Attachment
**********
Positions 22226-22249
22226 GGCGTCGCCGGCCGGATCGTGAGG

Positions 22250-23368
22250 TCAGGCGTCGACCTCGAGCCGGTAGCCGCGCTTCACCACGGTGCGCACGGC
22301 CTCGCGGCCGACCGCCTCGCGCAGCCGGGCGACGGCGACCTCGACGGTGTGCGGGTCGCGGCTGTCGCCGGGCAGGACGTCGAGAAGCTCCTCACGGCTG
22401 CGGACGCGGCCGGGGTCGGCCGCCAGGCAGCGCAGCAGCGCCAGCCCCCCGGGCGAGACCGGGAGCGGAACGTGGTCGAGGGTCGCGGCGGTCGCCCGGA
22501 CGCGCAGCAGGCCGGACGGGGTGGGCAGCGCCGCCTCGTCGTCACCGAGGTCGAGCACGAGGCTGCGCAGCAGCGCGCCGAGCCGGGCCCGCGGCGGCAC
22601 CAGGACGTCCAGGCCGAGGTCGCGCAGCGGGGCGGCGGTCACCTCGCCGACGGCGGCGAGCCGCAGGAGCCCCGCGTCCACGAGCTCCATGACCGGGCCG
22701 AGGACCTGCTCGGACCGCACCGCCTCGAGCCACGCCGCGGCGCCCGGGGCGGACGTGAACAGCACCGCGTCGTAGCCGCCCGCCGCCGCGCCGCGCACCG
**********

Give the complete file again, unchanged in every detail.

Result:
Positions 22226-22249
22226 GGCGTCGCCGGCCGGATCGTGAGG

Positions 22250-23368
22250 TCAGGCGTCGACCTCGAGCCGGTAGCCGCGCTTCACCACGGTGCGCACGGC
22301 CTCGCGGCCGACCGCCTCGCGCAGCCGGGCGACGGCGACCTCGACGGTGTGCGGGTCGCGGCTGTCGCCGGGCAGGACGTCGAGAAGCTCCTCACGGCTG
22401 CGGACGCGGCCGGGGTCGGCCGCCAGGCAGCGCAGCAGCGCCAGCCCCCCGGGCGAGACCGGGAGCGGAACGTGGTCGAGGGTCGCGGCGGTCGCCCGGA
22501 CGCGCAGCAGGCCGGACGGGGTGGGCAGCGCCGCCTCGTCGTCACCGAGGTCGAGCACGAGGCTGCGCAGCAGCGCGCCGAGCCGGGCCCGCGGCGGCAC
22601 CAGGACGTCCAGGCCGAGGTCGCGCAGCGGGGCGGCGGTCACCTCGCCGACGGCGGCGAGCCGCAGGAGCCCCGCGTCCACGAGCTCCATGACCGGGCCG
22701 AGGACCTGCTCGGACCGCACCGCCTCGAGCCACGCCGCGGCGCCCGGGGCGGACGTGAACAGCACCGCGTCGTAGCCGCCCGCCGCCGCGCCGCGCACCG